But, there is one thing that this volunteering charity does that a regular school or language centre doesn’t: it’s not-for-profit. It claims that 45% of the placement fee goes directly to the island (for what, I’m not entirely sure). Still, it’s true that there are islands here that are in need of English teachers and simply cannot afford to pay one. So if you have the money and want to do a good thing, I’d say volunteering for a not-for-profit company fits the bill. I’m actually signed up to volunteer with Agape-Volunteers next year to teach English in Africa- however the placement fee is incredibly cheap, and is really only necessary to pay for your board and food, not for the experience itself.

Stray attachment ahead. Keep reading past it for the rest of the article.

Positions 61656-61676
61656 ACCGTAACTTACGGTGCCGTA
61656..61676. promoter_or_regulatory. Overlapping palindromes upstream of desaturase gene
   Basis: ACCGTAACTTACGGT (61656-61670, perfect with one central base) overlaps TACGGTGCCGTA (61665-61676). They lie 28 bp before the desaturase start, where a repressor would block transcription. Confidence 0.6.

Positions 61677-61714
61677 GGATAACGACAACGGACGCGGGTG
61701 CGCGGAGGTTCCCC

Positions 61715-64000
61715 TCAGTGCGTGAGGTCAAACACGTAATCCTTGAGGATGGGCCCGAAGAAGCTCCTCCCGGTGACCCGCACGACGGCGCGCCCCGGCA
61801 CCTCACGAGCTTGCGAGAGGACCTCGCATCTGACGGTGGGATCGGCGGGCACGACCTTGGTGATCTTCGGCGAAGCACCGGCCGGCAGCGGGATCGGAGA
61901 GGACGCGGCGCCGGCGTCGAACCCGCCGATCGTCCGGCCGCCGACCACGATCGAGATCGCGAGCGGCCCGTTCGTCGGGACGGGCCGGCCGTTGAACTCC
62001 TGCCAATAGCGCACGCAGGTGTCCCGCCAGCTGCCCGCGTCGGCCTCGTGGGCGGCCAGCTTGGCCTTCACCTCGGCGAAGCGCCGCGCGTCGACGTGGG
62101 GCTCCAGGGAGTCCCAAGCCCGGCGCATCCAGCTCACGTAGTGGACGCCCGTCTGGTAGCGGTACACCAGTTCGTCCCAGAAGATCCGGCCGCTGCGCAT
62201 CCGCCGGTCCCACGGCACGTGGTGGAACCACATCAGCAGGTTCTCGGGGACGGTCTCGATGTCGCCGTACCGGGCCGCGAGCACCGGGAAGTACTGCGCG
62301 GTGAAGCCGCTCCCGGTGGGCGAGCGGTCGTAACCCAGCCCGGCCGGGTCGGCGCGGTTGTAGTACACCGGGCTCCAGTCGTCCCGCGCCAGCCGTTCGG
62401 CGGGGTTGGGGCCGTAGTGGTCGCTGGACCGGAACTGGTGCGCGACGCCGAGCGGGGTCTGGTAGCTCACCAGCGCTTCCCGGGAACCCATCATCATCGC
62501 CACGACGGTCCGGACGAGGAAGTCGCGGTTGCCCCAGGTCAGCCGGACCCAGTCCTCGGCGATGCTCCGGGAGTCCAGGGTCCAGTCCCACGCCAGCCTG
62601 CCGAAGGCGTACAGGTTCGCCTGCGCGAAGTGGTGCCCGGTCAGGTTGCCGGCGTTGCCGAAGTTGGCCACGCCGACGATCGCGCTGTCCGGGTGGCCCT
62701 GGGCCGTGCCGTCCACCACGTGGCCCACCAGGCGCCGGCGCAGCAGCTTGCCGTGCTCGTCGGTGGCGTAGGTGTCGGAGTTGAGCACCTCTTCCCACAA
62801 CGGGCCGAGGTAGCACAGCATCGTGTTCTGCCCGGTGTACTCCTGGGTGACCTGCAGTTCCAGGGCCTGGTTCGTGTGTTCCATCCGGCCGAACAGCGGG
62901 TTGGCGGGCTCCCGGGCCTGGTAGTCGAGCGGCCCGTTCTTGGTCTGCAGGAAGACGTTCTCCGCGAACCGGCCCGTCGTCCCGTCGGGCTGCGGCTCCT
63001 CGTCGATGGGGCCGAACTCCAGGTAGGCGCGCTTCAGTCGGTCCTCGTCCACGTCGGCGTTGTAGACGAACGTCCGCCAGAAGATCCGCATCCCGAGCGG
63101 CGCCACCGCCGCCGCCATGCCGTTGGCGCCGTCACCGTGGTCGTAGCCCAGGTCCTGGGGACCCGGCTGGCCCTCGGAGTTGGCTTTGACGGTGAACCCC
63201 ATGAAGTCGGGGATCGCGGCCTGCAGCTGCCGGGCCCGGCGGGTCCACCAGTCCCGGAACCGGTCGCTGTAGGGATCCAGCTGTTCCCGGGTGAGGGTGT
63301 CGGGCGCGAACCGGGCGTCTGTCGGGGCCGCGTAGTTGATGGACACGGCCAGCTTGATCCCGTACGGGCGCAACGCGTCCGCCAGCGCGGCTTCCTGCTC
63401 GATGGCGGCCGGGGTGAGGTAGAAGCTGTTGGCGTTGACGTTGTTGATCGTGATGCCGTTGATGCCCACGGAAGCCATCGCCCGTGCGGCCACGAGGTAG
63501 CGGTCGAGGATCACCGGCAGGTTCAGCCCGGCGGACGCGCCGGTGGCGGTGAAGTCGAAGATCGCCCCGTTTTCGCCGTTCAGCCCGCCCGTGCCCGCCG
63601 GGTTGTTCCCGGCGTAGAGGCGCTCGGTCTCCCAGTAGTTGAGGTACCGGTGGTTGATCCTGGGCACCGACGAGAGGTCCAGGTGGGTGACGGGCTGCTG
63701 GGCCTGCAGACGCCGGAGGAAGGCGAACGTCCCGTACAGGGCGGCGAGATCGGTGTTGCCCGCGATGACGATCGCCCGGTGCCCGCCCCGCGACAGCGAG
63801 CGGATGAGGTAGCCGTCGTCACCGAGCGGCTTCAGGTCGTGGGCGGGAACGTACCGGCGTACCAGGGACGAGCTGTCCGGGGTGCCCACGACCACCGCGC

However, volunteering or indeed working for a for-profit company is an entirely different ballgame. These are companies like Go Abroad, Volunteer Base Camp, and any company that screams to teens going on gap years: Year Out Group, Journeys Are Made, Real Gap Experience and Frontier.